Friday September 21: Five things the markets are talking about
Aside from trade, tariff and retaliation, central banks are upping the ante to “normalize” interest rates.
This week, Norway’s Norges Bank has joined the BoE, and the central banks of the Czech Republic and Romania in withdrawing some of its stimulus, while Sweden’s Riksbank has indicated that it may raise its key rate before the end of the year. The ECB plans to end QE this December, while next week the Fed is expected to hike +25 bps (Sep 26) – the market will be looking for any comments on the impact of escalating trade tensions.
Earlier this week the BoJ kept its stimulus policy unchanged, however, the move overnight to cut the purchases of super long-bonds would suggest that the period of easy-money era is ending. In Hong Kong, the HKD has surged the most in 15-years in part due to the prospect for higher interest rates there.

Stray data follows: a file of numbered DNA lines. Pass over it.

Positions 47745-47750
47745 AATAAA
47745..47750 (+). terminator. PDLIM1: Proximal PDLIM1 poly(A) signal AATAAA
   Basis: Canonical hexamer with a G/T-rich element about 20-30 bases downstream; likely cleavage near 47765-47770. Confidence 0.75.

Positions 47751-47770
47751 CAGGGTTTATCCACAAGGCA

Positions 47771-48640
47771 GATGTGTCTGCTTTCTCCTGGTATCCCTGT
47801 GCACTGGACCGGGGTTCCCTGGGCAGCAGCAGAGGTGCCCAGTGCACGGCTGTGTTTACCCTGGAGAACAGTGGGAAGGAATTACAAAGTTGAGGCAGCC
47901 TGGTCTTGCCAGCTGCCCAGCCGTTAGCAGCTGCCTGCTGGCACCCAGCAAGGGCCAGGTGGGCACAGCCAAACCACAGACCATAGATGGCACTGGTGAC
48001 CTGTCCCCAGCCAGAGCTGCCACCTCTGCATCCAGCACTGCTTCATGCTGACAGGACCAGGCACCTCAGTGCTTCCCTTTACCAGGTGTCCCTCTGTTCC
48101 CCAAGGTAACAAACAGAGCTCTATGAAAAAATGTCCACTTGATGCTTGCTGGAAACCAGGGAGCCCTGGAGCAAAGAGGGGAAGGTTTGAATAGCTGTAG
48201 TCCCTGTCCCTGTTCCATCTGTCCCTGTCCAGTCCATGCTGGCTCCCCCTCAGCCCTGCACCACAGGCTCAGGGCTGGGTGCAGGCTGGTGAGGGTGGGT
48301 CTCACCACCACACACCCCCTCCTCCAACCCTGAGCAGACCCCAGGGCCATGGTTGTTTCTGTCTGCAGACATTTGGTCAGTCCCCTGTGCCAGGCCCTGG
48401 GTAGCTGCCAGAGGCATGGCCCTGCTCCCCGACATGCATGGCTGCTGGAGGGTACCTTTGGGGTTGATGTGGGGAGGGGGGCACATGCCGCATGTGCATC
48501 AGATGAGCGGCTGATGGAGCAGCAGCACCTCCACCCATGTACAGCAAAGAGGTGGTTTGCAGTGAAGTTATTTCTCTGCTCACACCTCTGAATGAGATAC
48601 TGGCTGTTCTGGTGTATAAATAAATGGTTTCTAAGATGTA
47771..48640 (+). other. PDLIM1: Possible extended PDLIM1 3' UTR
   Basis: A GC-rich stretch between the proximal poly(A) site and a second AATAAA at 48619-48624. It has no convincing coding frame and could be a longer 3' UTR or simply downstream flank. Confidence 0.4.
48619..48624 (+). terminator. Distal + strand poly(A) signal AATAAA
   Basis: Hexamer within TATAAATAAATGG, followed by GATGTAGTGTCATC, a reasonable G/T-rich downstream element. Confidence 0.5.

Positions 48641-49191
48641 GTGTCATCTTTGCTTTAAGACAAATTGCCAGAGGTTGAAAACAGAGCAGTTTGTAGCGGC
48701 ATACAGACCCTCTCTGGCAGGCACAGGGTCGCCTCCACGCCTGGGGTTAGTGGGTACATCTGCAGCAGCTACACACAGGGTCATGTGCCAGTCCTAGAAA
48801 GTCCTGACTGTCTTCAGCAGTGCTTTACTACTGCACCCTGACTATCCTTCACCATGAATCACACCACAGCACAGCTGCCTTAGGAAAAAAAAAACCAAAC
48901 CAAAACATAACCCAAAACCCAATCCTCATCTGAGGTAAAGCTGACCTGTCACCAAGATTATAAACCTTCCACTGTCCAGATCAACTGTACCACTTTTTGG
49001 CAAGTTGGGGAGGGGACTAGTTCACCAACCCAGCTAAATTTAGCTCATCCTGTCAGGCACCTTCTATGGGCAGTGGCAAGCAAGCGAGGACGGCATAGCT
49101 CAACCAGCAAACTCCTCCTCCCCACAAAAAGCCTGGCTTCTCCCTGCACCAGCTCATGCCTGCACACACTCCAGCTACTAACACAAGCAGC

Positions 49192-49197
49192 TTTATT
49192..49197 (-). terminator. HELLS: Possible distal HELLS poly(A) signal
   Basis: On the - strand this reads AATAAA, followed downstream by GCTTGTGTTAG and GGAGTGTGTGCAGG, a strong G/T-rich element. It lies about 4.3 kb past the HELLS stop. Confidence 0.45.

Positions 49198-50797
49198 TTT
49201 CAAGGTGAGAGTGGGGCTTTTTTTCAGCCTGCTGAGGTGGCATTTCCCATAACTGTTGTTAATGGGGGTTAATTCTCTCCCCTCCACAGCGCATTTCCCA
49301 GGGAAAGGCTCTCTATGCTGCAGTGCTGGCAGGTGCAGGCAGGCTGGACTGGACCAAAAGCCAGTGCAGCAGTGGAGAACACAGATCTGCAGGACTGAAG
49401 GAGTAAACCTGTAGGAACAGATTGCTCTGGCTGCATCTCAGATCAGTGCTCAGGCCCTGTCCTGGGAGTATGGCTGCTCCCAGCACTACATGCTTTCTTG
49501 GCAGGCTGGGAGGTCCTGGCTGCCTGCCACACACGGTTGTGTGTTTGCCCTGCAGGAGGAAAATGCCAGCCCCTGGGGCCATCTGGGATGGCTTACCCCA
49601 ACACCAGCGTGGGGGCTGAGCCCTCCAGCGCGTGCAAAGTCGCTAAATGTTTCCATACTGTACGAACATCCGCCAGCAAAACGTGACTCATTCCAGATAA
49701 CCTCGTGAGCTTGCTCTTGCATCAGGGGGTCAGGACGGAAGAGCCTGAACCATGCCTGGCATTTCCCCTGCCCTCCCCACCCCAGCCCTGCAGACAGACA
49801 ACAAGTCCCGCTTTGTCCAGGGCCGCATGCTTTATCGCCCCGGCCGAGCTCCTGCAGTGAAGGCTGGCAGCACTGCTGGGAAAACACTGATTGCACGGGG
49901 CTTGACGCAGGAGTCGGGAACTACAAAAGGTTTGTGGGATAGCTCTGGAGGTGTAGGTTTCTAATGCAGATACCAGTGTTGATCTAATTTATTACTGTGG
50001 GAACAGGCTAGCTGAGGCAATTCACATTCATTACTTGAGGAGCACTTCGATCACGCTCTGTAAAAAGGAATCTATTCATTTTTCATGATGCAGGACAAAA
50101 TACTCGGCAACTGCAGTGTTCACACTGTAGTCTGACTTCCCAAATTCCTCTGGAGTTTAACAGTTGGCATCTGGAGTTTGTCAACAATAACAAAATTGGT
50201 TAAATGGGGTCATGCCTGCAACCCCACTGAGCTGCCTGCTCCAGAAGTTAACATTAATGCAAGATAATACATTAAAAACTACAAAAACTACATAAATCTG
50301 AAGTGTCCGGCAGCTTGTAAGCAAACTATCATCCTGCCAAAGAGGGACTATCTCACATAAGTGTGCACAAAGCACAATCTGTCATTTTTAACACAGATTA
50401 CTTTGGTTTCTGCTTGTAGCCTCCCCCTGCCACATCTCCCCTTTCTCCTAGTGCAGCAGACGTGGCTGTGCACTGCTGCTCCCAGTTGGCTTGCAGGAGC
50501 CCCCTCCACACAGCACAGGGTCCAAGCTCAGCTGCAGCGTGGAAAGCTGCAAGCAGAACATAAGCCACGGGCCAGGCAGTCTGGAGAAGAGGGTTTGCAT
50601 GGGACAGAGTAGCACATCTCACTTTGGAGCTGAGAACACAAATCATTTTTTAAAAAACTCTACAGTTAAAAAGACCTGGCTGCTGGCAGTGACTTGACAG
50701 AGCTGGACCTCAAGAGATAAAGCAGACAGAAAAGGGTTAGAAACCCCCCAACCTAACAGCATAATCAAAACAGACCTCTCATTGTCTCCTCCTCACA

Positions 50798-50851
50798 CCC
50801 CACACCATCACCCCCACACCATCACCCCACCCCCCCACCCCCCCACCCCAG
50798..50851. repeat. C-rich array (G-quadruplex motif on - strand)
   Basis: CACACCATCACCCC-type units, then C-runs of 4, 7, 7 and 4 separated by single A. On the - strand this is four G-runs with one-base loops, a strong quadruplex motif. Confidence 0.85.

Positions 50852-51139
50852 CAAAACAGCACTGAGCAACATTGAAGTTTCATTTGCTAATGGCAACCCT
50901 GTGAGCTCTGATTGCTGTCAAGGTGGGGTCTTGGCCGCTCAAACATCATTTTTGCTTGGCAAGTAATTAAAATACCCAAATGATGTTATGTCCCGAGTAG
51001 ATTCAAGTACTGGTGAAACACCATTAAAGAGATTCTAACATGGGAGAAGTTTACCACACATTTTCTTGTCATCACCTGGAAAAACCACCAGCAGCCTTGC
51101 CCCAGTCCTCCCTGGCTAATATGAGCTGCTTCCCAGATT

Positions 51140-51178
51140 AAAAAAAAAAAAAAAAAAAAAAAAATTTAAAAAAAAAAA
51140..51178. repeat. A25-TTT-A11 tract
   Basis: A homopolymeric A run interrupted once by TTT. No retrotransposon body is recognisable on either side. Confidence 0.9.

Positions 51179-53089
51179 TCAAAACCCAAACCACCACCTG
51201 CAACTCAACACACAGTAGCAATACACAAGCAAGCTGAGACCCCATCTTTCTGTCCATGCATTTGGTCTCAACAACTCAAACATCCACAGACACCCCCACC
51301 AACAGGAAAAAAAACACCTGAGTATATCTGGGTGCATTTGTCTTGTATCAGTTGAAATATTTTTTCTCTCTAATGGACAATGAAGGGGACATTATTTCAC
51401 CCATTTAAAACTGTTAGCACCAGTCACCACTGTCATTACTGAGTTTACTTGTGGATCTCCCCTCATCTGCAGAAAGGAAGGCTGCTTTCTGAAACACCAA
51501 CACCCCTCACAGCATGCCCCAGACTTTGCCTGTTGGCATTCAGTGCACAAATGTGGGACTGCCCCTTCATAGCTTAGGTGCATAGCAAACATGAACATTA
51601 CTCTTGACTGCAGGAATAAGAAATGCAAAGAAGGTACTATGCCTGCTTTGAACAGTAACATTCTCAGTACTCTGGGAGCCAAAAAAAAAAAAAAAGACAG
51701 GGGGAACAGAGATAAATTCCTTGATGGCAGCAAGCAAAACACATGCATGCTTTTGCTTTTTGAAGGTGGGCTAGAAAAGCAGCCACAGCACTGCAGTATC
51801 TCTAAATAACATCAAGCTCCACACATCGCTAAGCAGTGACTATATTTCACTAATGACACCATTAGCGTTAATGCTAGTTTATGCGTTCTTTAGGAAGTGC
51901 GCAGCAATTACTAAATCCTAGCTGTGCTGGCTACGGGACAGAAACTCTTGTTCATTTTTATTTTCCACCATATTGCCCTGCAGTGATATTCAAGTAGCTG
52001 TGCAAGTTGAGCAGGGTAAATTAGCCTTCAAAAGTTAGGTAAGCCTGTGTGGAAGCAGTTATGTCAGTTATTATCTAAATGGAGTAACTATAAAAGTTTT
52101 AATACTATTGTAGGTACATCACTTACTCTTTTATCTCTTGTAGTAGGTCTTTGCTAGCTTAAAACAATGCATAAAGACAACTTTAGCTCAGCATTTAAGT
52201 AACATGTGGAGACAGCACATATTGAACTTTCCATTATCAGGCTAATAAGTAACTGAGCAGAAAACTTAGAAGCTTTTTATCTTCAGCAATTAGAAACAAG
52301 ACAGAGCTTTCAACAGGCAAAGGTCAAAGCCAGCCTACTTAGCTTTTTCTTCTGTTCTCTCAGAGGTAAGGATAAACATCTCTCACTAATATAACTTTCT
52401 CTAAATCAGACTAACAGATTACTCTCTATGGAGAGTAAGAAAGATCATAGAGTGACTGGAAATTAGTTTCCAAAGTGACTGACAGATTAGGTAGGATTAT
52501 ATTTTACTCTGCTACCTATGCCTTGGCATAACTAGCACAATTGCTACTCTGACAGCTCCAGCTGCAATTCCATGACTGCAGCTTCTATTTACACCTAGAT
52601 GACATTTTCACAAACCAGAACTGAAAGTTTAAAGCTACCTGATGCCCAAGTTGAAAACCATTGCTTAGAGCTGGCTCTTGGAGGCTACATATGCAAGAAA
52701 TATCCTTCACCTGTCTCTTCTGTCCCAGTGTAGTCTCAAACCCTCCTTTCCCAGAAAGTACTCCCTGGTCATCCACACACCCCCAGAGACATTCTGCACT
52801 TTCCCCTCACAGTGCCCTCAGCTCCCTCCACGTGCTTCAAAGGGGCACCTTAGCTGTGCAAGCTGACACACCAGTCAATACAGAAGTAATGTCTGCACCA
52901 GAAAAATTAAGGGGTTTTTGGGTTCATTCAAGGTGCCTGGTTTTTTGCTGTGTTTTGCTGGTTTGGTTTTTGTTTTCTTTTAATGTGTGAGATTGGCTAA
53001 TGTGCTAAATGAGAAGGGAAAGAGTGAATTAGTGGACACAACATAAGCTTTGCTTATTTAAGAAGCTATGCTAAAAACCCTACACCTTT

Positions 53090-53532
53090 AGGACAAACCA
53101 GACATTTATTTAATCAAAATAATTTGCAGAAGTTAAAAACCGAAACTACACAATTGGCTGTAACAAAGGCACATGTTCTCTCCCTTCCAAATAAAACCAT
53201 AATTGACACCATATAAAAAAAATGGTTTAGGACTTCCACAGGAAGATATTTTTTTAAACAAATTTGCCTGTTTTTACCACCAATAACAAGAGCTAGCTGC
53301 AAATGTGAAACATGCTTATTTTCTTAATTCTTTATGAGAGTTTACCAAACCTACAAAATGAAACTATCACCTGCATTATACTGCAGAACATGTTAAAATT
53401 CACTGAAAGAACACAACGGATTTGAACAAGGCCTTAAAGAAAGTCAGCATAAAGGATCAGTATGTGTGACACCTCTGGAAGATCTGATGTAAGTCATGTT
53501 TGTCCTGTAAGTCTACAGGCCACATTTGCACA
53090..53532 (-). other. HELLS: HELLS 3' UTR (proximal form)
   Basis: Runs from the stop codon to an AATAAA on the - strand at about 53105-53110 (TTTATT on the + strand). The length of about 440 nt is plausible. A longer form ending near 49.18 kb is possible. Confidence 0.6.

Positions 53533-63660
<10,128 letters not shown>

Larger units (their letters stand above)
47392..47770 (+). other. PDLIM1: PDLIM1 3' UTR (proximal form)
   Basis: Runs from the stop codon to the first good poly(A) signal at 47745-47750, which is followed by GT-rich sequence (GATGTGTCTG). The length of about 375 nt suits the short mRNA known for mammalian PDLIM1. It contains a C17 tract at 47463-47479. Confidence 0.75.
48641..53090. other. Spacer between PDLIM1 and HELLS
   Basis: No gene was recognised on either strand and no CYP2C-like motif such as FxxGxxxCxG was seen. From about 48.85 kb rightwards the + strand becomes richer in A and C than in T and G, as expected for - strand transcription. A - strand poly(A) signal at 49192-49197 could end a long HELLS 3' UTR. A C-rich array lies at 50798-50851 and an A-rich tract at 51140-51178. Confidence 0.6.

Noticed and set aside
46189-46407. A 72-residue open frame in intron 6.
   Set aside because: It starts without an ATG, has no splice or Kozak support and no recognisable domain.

There are a number of EM hotspots that the market is also focusing on, in particular – Turkey & South Africa. The lack of details on how Turkey can achieve a soft landing for an economy that topped the G20 growth charts in 2017/18 continues to contribute to a volatile TRY, but a plan is forthcoming.
While in South Africa this morning, President Ramaphosa announced details of a stimulus package to take immediate effect to battle the country’s technical recession.
With trade war concerns receding in the background, the U.S dollar is on track to close out the week trading atop of its seven-month lows against G10 currency pairs as stronger equity markets and rising bond yields encourage investors to purchase riskier assets.